Exclusion criteria: Patients aged less than 18 years; LC of non-viral and non-alcoholic etiology; diabetes mellitus, chronic renal failure, malignant neoplasms, acute pancreatitis, thyroid dysfunction; gastrointestinal bleeding; intake of lipid or glucose regulating drugs; parenteral nutrition. The choice of exclusion criteria is associated with the maximum exclusion of diseases and conditions that affect lipid metabolism.

Study Procedure

The patients underwent clinical, biochemical and instrumental examination, including general blood analysis, biochemical analysis of blood, liver function tests, immunological analysis, Polymerase Chain Reaction (PCR) diagnostics, ultrasound examination of abdomen, fibroelastometry, endogastroduodenoscopy. The serum content of total cholesterol, HDL, LDL, triglycerides was studied on an automatic Siemens ADVIA 1800 analyzer (USA).

Etiology of the disease was obtained using anamnestic and PCR data for viral etiology. Activity of the disease was evaluated using the levels of Alanine Transaminase (ALT). Using the ultrasound findings presence of ascites and hypersplenism were found. By the results of endo-gastroduodenoscopy, the presence of oesophageal varices was noticed. Grading of oesophageal varices was done in accordance with Soehendra classification of oesophageal varices (22). Severity of LC was estimated using Child-Pugh score (23).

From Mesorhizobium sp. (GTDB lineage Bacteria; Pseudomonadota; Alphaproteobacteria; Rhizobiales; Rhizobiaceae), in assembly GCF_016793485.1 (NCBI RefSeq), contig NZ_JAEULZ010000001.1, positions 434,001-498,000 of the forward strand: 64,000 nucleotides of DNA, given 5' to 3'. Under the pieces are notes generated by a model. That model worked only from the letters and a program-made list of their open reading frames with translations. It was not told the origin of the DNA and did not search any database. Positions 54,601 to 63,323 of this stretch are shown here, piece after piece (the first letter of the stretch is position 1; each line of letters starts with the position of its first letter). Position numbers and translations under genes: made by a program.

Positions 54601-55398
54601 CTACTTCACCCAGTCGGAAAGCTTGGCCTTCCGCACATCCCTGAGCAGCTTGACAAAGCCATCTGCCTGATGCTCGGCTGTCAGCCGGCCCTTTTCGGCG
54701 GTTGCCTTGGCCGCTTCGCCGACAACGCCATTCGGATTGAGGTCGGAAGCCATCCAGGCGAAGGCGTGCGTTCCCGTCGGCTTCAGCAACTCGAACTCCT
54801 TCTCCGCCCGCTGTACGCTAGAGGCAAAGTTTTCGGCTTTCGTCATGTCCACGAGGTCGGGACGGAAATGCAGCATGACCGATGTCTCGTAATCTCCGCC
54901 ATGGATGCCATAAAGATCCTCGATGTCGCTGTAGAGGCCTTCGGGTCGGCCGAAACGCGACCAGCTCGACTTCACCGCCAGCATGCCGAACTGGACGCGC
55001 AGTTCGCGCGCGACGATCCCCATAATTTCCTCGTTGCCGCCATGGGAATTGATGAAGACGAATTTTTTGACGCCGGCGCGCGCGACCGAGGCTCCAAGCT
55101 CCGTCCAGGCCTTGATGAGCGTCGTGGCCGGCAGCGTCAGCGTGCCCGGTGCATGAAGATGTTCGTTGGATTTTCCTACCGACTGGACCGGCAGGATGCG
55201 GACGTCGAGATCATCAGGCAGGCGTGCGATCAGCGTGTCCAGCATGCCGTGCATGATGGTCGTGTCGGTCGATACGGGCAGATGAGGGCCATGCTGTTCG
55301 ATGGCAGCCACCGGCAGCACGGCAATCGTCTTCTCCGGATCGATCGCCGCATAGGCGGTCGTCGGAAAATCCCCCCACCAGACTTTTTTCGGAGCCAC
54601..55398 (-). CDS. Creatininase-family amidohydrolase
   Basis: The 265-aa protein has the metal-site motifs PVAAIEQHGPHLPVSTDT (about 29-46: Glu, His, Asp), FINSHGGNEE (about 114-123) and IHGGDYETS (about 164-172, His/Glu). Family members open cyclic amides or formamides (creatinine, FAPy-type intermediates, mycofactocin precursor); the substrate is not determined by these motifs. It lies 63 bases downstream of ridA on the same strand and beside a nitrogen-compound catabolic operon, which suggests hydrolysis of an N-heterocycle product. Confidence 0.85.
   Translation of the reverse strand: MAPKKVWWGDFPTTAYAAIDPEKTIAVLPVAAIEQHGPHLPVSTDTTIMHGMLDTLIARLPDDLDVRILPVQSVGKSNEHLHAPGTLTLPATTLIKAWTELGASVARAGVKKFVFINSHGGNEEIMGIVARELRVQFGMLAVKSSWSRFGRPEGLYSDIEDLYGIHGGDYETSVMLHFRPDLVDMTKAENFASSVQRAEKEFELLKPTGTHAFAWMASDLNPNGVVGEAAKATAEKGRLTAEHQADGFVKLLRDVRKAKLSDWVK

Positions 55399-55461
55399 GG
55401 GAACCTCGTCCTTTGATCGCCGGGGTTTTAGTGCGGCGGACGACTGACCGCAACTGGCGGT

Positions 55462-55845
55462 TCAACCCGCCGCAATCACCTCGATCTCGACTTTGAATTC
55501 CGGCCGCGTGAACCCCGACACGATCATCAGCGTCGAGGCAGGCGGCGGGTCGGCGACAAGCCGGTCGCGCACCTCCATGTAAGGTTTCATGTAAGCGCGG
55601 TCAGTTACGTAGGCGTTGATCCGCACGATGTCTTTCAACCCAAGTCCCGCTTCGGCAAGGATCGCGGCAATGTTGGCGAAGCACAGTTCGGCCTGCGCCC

Hypocholesterolaemia was determined when total cholesterol values were less than 2.59 mmol/L (100 mg/dL) and/or LDL cholesterol was less than 1.81 mmol/L (70 mg/dL) and/or HDL cholesterol was less than 1.03 mmol/L (40 mg/dL). Hypotriglyceridaemia was diagnosed with triglyceride values less than 0.79 mmol/L (70 mg/dL) (12),(13). Hyperlipidaemia was indicated by levels of total cholesterol ≥5.17 mmol/L (200 mg/dL), LDL ≥4.14 mmol/L (160 mg/dL), or triglycerides ≥1.7 mmol/L (150 mg/dL) (4).

The control group consisted of 45 healthy individuals (control size was calculated in accordance with samples), recruited from students and staff of medical university and blood donors, matched by sex (21 men, 24 women), age (average age 52.18-2.51 years), ethnicity and having normal blood lipid profile (24).

Statistical Analysis